9. Gravatar of Silas Barta Silas Barta
    26. August 2010 at 20:07

    Yep, our problems with both employment and inflation could be eased if the Fed would just print up enough money to cover the NGDP shortfall, buy apples with it, and destroy the apples. It’s a free lunch, and anyone who believes this would be economically destructive is just a crank.

  10. Gravatar of Dilip Dilip
    26. August 2010 at 20:11

    You made my day with that Morgan Warstler comment 🙂 My sentiments exactly!

  11. Gravatar of David Tomlin David Tomlin
    26. August 2010 at 20:43

    Scott Sumner:

    Let’s suppose central bankers cared only about keeping inflation at a steady rate of 2%/year.

    Then they’re out of luck, because ‘there is no such thing as “inflation” . . . Inflation is a number pulled out of the air by nerdy guys with glasses at the BLS.’

  12. Gravatar of Richard A. Richard A.
    26. August 2010 at 21:08

    “The contempt and callousness that many on the right have towards ordinary people is astonishing.”

    You see this on the immigration issue. The left emphasizes immigration visas that give immigrants the same right in the labor market as domestic labor. The right wants visas that leave foreign workers indentured to their sponsoring employers.

  13. Gravatar of Martin Martin
    26. August 2010 at 23:42

    Mr. Summer, is an empathetic monetary policy even possible in the long run without creating permenantly higher inflation in the long run? If the Fed has a maximum for what it considers unacceptable unemployement, I don’t see what will keep wages and other prices from rising to exploit that.

  14. Gravatar of Martin Martin
    27. August 2010 at 00:24

    Excuse me: *Sumner.

  15. Gravatar of Leigh Caldwell Leigh Caldwell
    27. August 2010 at 02:32

    James: “If the effect of an increase in the money supply is supposed to be a non neutral impact which brings relative prices closer to the relative prices at which markets will clear”

    In my view, that is exactly what it is supposed to be. An increase in the money supply can’t directly increase prices – there is no coordination mechanism across the economy by which every buyer and seller agrees an exact percentage increase.

    Instead, the money shows up initially as extra demand (usually, initially, for investment goods – but this feeds into other goods quite quickly). This extra demand is likely to push up prices (or wages) for more desired items (workers) relative to those less desired, helping to break the stickiness and make relative price adjustments easier.

  16. Gravatar of Bill Woolsey Bill Woolsey
    27. August 2010 at 03:01


    Even if all relative prices are “right” markets will still fail to clear if the quantity of money is less than the demand to hold money.

    Expanding the quantity of money will fix that problem.

    Of course, how does that fit in with inflation? Doesn’t that require shortages of just about everything? We have learned that this is not correct. Price setting will be based upon expected changes in the purchasing power of money, and then adjusted away from that increasing, decreasing, or stable baseline due to changes in the growth of real sales.

    Generally, the growth of the real volume of sales is smaller than expected, then particular prices will be increased less than expected.

    The baseline isn’t keep prices the same and then raise them if the real volume of sales is greater than expected, those causing a higher price level and inflation.


    And so, slower growth in money expenditures, in an inflationary environment doesn’t result in firms just raising prices less, it result in a painful disinflation as firms respond to slower real expenditures by raising prices less and slower the growth of production.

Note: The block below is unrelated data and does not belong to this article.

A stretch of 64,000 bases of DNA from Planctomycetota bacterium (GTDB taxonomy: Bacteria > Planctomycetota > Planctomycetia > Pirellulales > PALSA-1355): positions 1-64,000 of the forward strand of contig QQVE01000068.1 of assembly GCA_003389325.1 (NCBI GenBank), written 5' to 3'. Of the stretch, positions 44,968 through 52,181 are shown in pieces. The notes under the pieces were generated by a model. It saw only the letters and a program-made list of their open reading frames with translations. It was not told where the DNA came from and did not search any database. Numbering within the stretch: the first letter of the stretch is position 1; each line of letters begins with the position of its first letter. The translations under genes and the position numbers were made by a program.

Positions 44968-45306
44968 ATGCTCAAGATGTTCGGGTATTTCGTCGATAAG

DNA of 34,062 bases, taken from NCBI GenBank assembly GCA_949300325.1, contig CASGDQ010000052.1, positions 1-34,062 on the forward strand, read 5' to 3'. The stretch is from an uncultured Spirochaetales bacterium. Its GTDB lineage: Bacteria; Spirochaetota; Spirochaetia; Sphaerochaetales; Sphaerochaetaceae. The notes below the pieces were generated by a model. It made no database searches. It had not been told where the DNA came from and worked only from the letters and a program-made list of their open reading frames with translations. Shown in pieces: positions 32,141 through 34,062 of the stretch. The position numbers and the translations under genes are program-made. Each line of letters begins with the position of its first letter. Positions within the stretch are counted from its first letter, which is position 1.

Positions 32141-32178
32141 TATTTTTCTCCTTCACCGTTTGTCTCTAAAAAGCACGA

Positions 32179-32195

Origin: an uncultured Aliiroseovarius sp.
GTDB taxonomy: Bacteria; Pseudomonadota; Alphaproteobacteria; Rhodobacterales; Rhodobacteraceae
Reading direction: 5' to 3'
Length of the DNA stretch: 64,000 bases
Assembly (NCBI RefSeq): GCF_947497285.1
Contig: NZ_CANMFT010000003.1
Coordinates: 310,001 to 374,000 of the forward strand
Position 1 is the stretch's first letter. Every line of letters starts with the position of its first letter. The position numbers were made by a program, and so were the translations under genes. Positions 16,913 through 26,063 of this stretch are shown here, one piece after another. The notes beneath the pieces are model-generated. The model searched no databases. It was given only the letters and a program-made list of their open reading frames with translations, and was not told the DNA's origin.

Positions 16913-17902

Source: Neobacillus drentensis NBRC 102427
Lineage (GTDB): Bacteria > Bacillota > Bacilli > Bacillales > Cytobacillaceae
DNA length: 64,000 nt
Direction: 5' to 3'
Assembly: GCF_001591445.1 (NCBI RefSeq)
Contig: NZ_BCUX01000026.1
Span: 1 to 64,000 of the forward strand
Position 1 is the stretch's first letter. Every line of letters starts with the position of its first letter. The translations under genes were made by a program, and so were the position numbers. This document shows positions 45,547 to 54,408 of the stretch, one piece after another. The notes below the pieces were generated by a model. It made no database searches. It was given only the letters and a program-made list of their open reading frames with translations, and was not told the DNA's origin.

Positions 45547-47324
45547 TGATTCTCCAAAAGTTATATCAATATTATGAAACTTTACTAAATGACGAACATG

17. Gravatar of Leigh Caldwell Leigh Caldwell
    27. August 2010 at 03:42

    Relax everyone! All Scott’s protests have finally worked. Or maybe it was Krugman.

    I learned from the FT yesterday that actually Bernanke is already carrying out huge QE programmes and intends to keep printing money – and eventually drop it from helicopters. He’s already on the path and there’s no stopping him.


  18. Gravatar of Silas Barta Silas Barta
    27. August 2010 at 05:08

    Morgan_Warstler, could you please focus on adding to the discussion at hand instead of posting rambling, loaded diatribes?

  19. Gravatar of Bonnie Bonnie
    27. August 2010 at 05:42

    Benjamin Cole’s comment is somewhere in the area of where my thoughts were headed when reading about the “sadistic monetary policy”. Sumner is much easier on the FOMC than it likely deserves. There has to be an alternate agenda buried in it’s near absolute reluctance to ease despite copious evidence money is and has been too tight, as well as an admission it did not stabilize the decline of NGDP.

    It kind of reminds me of those “save the children” commercials on TV. One can imagine the filming crew out there with these very sad looking (and rightly so) famished children saying something like, “Don’t feed ’em yet. They’ve got to look hungry!”
    It seems to me that the Fed is doing something similar… “Don’t feed ’em yet! There’s an election coming!”

    The analogy here might be pretty stong, but the consquences to many individuals who ended up on the short end of the stick this time around come with varing amounts of devestation. A friend of mine who lives out in CA has lost nearly everything, including her marriage and her house. The last time we spoke she was telling me about having to split a $1 Banquet frozen meal among herself, her daughter, and her elderly mother who lives with her. I gave her some money to eat, but I don’t really have that much to spare. Her ex who is a cop left because she lost her job and couldn’t get another. He thought she wasn’t trying and blamed her for the financial problems they had, not realizing just how bad things are for many or that he was lucky to still have a job. Although, I’m hearing that now there might be cutbacks in the police force and he may not end up that way.